Study: It Does Not Have to Be Plant Vs. Animal

  • Article
  • July 15, 2016

Which eating style is both healthy and good for the environment? It’s a question that is being asked more frequently. Some believe that eating plans rich in plant-based foods and with minimal animal-based foods are not only best for health, but also necessary to lower greenhouse gas emissions and meet certain climate targets. However, there is not enough research to date to make this conclusion, and the opposite may be true.

It has long been accepted that fruits, vegetables, whole grains and legumes are important components of healthy eating plans. And, animal-based foods, such as milk, cheese and yogurt, also are components of healthy eating styles as they contain high-quality protein and are major contributors of essential nutrients to the American diet, including many vitamins and minerals. What is less clear is what could happen if people eat more plant-based foods in lieu of animal-based foods without meaningful behavior change to current eating styles. Americans currently do not meet recommendations for plant-based foods, so asking them to eat more of them may present a behavioral challenge. A new study looked to answer that question.

National survey data was used to model three different eating scenarios that increased the consumption of:

  1. Plant-based foods as currently consumed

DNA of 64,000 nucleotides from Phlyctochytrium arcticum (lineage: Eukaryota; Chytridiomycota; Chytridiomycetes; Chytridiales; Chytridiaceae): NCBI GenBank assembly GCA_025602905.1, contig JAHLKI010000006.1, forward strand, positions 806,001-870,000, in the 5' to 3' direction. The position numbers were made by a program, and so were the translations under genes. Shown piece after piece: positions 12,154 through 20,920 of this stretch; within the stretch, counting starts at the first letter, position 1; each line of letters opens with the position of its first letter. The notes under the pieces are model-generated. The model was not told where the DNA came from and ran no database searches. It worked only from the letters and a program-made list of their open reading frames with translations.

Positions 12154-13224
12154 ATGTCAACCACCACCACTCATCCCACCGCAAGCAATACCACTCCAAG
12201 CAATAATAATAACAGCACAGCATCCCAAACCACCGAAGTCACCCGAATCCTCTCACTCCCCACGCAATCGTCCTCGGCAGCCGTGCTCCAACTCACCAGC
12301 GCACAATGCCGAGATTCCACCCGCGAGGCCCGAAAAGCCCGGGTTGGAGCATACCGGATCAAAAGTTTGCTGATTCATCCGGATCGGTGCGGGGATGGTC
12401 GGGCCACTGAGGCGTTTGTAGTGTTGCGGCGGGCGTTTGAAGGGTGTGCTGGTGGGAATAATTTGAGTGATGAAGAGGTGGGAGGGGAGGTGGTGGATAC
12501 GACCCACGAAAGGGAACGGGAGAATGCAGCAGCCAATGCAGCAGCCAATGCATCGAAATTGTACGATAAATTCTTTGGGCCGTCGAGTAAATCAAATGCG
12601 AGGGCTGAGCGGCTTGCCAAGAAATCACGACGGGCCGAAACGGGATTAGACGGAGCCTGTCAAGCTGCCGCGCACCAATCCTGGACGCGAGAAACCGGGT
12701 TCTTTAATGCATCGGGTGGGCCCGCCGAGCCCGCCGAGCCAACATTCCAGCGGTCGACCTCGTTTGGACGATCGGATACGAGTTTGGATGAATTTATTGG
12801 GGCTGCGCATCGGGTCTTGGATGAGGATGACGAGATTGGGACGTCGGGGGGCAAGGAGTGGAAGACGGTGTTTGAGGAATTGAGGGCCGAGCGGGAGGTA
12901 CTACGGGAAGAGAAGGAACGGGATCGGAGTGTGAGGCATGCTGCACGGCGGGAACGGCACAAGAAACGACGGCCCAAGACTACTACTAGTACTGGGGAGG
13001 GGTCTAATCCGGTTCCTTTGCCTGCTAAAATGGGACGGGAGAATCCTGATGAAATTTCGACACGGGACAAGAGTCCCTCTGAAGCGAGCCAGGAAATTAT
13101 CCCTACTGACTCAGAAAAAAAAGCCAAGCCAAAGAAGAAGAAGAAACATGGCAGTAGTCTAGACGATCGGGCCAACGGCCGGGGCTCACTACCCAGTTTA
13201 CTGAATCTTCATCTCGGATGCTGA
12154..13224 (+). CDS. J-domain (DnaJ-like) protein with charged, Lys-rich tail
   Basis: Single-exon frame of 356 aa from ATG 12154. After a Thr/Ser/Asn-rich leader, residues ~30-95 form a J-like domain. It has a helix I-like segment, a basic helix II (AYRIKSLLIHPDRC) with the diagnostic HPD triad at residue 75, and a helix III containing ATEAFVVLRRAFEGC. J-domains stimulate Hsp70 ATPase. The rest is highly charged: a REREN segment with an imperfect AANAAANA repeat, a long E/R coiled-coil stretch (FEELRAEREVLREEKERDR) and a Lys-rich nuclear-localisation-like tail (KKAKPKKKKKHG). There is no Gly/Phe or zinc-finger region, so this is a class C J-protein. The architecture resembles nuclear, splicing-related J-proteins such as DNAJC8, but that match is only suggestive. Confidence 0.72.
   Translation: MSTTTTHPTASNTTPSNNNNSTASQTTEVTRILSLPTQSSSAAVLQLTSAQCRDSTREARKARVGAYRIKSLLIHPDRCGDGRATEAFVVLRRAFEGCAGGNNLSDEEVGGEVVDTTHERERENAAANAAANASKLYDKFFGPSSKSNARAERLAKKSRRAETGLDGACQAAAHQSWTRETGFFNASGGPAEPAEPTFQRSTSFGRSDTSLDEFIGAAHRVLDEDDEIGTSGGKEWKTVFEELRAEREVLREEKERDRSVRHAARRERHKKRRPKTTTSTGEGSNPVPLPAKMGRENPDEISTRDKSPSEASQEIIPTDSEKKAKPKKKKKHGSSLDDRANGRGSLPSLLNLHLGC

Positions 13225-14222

2. Protein-rich plant-based foods (i.e., legumes, nuts, seeds, soy)
  3. Milk, cheese and yogurt

The first two scenarios had equal reductions in animal-based foods consumption to mimic what has been suggested by some to improve health and the environment.

The results showed that increasing certain foods (and for the plant-based food models, proportionately decreasing animal-based foods) within current consumption patterns directly affected nutrient adequacy. Compared to current consumption, increasing plant-based foods resulted in improved consumption of key nutrients like iron, vitamin E and folate, but also resulted in an increase of individuals not meeting the estimated average requirement for vitamin A and two nutrients specified in the 2015 Dietary Guidelines for Americans as nutrients of public health concern: calcium and vitamin D. Interestingly, doubling consumption of high-protein plant-based foods had little effect on nutrient adequacy in this study. This is mainly due to the current low consumption of these foods in the U.S., suggesting that substantial behavior change would be needed to get people to eat more legumes, soy and other protein-rich plant-based foods to help meet their nutrient needs in the absence of animal foods. Finally, compared to current consumption, increasing dairy foods increased consumption of energy, saturated fat and sodium, but also improved the mean consumption of vitamin A, vitamin D, magnesium and calcium in both children and adults.

So, which eating style is both healthy and good for the environment? The question is still difficult to answer. Nutrition and environmental science are two complex disciplines, and they cannot really be separated as we move forward to improve the health of people and the planet. But, this study does provide additional clues, especially if we keep health top of mind. Mainly that well-balanced, healthy eating styles, that contain a mix of dairy foods and healthy plant-based foods, can help close the nutrient gaps that exist among Americans of all ages.